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The Social Geography of Day Labor: Informal Responses to the Economic Downturn

The Social Geography of Day Labor: Informal Responses to the Economic Downturn Sean Crotty Texas Christian University Introduction The roots of the recent global financial crisis, popularly known as the "Great Recession," are firmly entrenched in the United States housing market and in the financial techniques invented to drive growth in that sector from the late 1990s through the mid-2000s. The housing boom of the early 2000s did not create an equivalent formal-sector growth in construction employment. Rather, the construction industry underwent a large-scale reorganization that can be generally understood as "flexibilization" within the neoliberal context (Theodore 2007, 251). Informal day labor, a type of low-wage contingent employment, grew considerably during this time period as a result of increased demand for labor in residential construction (Valenzuela et al. 2006; Doussard 2013). This was certainly the case in the San Diego Metropolitan Area (SDMA), where forty-five informal hiring sites were used by approximately one thousand men looking for work each day. The nature of day-labor work requires these men, known as day laborers or jornaleros, to adapt quickly to changing employment circumstances. During periods of high employment, they may work for five different employers in a week on five or more different projects. The Great Recession, however, caused profound shifts in http://www.deepdyve.com/assets/images/DeepDyve-Logo-lg.png Yearbook of the Association of Pacific Coast Geographers University of Hawai'I Press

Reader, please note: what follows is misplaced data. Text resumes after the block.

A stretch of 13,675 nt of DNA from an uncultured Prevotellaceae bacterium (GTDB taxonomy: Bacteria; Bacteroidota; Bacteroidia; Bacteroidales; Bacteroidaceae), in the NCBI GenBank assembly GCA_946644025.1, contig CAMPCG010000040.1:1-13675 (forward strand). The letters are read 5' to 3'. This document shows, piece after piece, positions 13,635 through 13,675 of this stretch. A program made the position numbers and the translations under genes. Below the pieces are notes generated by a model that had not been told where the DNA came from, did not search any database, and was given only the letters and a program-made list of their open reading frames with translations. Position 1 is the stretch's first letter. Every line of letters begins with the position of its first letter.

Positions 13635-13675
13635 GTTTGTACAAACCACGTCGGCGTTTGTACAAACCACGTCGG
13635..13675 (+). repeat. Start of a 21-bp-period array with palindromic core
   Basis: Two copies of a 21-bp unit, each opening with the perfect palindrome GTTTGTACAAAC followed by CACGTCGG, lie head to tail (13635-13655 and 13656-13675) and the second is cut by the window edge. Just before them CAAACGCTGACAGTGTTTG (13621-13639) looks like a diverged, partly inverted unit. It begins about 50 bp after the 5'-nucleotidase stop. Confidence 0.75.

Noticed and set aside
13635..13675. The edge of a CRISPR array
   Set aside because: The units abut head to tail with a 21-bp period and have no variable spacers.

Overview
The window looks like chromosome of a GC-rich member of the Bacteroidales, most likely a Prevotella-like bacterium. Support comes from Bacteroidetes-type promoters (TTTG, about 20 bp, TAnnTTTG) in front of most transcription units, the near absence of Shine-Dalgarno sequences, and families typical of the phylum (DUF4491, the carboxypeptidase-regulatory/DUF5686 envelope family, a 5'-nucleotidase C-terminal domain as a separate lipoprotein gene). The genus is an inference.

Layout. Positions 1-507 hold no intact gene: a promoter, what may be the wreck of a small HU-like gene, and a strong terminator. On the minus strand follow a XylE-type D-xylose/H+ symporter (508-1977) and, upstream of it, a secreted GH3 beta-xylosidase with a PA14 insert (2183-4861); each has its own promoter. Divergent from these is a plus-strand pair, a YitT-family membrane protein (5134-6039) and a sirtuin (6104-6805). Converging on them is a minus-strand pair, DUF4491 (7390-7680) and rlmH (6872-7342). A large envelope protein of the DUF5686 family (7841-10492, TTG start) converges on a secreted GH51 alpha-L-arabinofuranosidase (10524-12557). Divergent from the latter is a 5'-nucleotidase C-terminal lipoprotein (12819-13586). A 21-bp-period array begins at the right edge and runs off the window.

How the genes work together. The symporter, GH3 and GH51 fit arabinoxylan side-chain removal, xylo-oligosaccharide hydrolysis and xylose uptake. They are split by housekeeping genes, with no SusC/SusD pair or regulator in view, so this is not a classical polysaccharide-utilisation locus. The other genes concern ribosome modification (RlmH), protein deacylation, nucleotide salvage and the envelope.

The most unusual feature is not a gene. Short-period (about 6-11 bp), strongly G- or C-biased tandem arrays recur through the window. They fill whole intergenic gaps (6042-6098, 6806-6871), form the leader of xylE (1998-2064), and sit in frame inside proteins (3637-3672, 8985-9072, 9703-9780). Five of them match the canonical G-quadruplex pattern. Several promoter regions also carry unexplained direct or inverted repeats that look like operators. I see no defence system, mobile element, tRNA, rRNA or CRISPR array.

The Social Geography of Day Labor: Informal Responses to the Economic Downturn

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Publisher
University of Hawai'I Press
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Copyright © University of Hawai'i Press.
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1551-3211
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Abstract

Sean Crotty Texas Christian University Introduction The roots of the recent global financial crisis, popularly known as the "Great Recession," are firmly entrenched in the United States housing market and in the financial techniques invented to drive growth in that sector from the late 1990s through the mid-2000s. The housing boom of the early 2000s did not create an equivalent formal-sector growth in construction employment. Rather, the construction industry underwent a large-scale reorganization that can be generally understood as "flexibilization" within the neoliberal context (Theodore 2007, 251). Informal day labor, a type of low-wage contingent employment, grew considerably during this time period as a result of increased demand for labor in residential construction (Valenzuela et al. 2006; Doussard 2013). This was certainly the case in the San Diego Metropolitan Area (SDMA), where forty-five informal hiring sites were used by approximately one thousand men looking for work each day. The nature of day-labor work requires these men, known as day laborers or jornaleros, to adapt quickly to changing employment circumstances. During periods of high employment, they may work for five different employers in a week on five or more different projects. The Great Recession, however, caused profound shifts in

Journal

Yearbook of the Association of Pacific Coast GeographersUniversity of Hawai'I Press

Published: Sep 30, 2014

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